Active Learning Experiences - EMS Academy
Descriptions and credit recommendations for all evaluated learning experiences
- Formerly Advanced Cardiac Life Support (ACLS) Instructor Refresher (INS 400R)
Version 1: 150 hours (over 4 weeks). Version 2: 202.5 hours (5 weeks).
Version 1: January 2008 - May 2015. Version 2: June 2015 - Present.
Version 1: Upon successful completion of the course, students will be able to: identify and apply the cornerstones of leadership; assess public perception and expectations of their new role; compare and contrast leadership strategies; discuss differences in social and leadership skills; identify expectations and strategies of professional communication; use tactical communication skills to elicit voluntary compliance in difficult situations; define emotional control, deflector phrases and apply these principles in real-life scenarios; use the strip phrase-link word-goal phrase approach; identify trigger phrases commonly encountered with the public and subordinates when under stress; practice active listening skills and attending behaviors; utilize communication techniques to create empathy, regain control, clarity and modification and reduce resistance; describe the four levels of appeal; describe and practice the eight essential steps to communicating with people in distress; compare assertive versus aggressive behaviors; apply adult learning concepts to motivate and eliminate barriers to learning; mediate when needed and evaluate subordinate staff; demonstrate mastery of the new responsibilities and fundamental requirements for success as a Lieutenant; and communicate effectively within proper channels and chains of command. Version 2: Students will be able to: successfully lead EMTs and Paramedics on the sciences of 911 emergencies in order to facilitate care for the sick or injured; analyze situations and make informed decisions based on the situation; effectively manage any mass casualty incidents, including, but not limited to: fires, car accidents, explosions, or marine accidents; effectively communicate with co-workers, subordinates, and the general public; analyze safety considerations when operating in dangerous incidents; perform administrative functions pertaining to ambulance in-servicing and availability, uniform inspections, and various reports for superior officers; and determine the need for gathering reports when situations arise with crews, patients, and the public.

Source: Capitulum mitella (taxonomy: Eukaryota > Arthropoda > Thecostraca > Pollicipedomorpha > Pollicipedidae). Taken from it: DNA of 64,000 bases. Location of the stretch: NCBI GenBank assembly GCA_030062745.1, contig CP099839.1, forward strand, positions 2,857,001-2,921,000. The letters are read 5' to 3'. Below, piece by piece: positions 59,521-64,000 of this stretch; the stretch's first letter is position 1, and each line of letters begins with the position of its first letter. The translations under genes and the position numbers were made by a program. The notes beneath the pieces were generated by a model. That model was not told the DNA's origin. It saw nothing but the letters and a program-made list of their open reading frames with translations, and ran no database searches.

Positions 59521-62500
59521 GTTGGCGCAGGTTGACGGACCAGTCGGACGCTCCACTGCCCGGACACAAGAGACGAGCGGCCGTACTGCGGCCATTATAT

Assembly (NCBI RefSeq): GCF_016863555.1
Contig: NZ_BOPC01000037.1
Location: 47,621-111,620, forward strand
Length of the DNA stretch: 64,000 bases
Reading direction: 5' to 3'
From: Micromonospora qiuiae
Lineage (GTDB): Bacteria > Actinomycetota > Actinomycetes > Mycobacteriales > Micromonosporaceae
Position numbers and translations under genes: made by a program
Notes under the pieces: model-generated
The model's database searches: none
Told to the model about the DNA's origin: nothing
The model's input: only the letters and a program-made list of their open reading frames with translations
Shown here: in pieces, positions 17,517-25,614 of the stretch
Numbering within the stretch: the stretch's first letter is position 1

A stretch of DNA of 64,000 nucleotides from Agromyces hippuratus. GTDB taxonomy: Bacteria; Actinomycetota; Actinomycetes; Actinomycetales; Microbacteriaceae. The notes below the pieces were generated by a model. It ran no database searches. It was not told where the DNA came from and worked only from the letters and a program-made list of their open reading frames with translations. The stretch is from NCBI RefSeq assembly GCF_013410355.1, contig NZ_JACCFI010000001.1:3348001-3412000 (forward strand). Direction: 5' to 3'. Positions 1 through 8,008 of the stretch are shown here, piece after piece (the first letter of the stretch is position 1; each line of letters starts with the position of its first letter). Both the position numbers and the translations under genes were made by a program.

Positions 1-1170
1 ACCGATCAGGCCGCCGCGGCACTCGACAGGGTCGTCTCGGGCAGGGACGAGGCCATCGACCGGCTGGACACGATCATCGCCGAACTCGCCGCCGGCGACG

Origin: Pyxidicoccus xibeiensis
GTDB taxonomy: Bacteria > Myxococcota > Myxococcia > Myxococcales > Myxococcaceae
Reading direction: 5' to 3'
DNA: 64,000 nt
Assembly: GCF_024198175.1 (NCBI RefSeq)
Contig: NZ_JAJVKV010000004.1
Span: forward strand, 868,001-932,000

Version 1: This course combines lectures with scenario-based practice incorporating the basic concepts of The One Minute Manager, by Ken Blanchard and prepares candidates for leadership as well as procedural requirements as lieutenants. Version 2: This course has been expanded in the following areas: MCI Management curriculum, simulated exercises, small group discussion and workshops on leadership principles. Hours for field rotation and internships have increased. Methods of instruction include: study guides, supplemental readings, quizzes, homework, and updated textbooks.
Version 1: In the lower division baccalaureate/associate degree category OR in the upper division baccalaureate degree category, 6 semester hours in Fire Service Administration, Management and Supervision or Communications OR in the lower division baccalaureate/associate degree category OR in the upper division baccalaureate degree category, 3 semester hours in Management/Supervision or Fire Service Administration and 3 semester hours in Communications (7/10). Version 2: In the lower division baccalaureate/associate degree category OR in the upper division baccalaureate degree category, 7 semester hours in Fire Service Administration, Management and Supervision or Communications OR in the lower division baccalaureate/associate degree category OR in the upper division baccalaureate degree category, 4 semester hours in Management/Supervision or Fire Service Administration and 3 semester hours in Communications (6/15 revalidation).
- Formerly Certified First Responder-Defibrillation (CFR-D) Program (PRH 100)